This is a first-generation Lexus GS300, only better in many ways. For starters, it’s called the Landau. No relation to the vinyl roof on your Cadillac (or Camry.)

It the late 1980s and early 1990s, Toyota and Italdesign were like bread and butter. When Lexus was launched in 1989, Toyota’s luxury cars had a chance against the Germans not only because they were well-built and reasonably priced, but also because some of them were drawn by Giorgetto Giugiaro—or at least somebody working close enough to his office.

The 1993 Lexus GS300 was mechanically identical to the 1991 Toyota Aristo. Although the U.S. market didn’t get the 4.0-liter V8 1UZ-FE engine with the all-wheel drive drivetrain with the first GS generation, the JDM Toyota was available with the engine you know from the LS400.

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No wonder why the 1994 Lexus Landau was a right-hand drive concept.

While it was based on the floor pan off the Lexus GS 300/Toyota Aristo with its mechanical configuration unchanged, the five-door Landau hatchback was about 24 inches shorter.

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Because of that, it also had to be approximately 2 inches taller to give enough room for passengers after the fuel tank got repositioned beneath the rear seats—just like the batteries in some modern hybrids.

The Italians certainly made the Landau look nothing like the top level luxury sedan they started with, and that 249 horsepower V8 with the automatic gearbox and the advanced all-wheel drive system made it capable too. And with this much of the finest leathers inside, Lexus’ hatchback was the most luxurious of them all.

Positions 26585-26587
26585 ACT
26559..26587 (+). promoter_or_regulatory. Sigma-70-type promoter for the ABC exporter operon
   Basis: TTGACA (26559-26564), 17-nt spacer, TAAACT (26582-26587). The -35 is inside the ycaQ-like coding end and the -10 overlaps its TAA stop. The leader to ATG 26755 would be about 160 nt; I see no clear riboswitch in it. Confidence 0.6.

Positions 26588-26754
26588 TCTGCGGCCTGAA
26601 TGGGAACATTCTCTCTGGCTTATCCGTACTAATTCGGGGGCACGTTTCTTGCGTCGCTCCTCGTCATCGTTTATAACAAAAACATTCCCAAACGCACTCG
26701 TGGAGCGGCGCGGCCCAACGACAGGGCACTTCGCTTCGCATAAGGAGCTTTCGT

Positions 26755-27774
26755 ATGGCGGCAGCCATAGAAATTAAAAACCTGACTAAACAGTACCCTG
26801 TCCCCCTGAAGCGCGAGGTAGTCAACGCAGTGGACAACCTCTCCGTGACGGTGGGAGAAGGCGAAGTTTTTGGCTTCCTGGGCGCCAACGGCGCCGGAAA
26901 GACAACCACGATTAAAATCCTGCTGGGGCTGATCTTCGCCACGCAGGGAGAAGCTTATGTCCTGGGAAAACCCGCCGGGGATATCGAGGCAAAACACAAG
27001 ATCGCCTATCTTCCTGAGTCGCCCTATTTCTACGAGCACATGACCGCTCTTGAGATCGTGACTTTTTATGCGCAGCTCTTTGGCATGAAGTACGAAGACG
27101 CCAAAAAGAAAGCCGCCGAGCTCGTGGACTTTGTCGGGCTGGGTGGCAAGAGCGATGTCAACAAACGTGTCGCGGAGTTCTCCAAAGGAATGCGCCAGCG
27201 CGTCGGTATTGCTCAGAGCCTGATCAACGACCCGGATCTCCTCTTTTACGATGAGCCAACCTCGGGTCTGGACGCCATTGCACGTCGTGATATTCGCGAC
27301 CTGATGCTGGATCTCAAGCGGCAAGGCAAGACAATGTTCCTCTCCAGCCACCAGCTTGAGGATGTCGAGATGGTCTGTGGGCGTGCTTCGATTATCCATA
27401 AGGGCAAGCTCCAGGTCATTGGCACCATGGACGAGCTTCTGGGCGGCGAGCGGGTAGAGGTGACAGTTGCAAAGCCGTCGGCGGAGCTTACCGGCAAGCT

Maybe Lancia should have bought the rights. Turbo four, AWD, leather. They got all of that stuff on the shelf in 1994...

Talk about inviting back seats!

Shame they didn’t make it; today it would be played off as some kind of crossover. But while this car remained an Italdesign one-off, Lexus did make another Landaulet 17 years later.

This time around, they didn’t need Giugiaro’s expertise at all, because it was only a hybrid long-wheelbase LS600 with a custom roof, built to become the official wedding car for Prince Albert II of Monaco to Ms. Charlene Wittstock in 2011.

That glass bubble is actually a single piece of polycarbonate specially made by a French company. It’s just 8 mm thick, but still weighs 57 pounds. Lexus fixed it to the body through two intermediary parts.

Well, that’s something, but I still prefer the Landau that looks like a classy Fiat.

Photo credit: Italdesign and Lexus. Hat tip to Cars That Never Made It!


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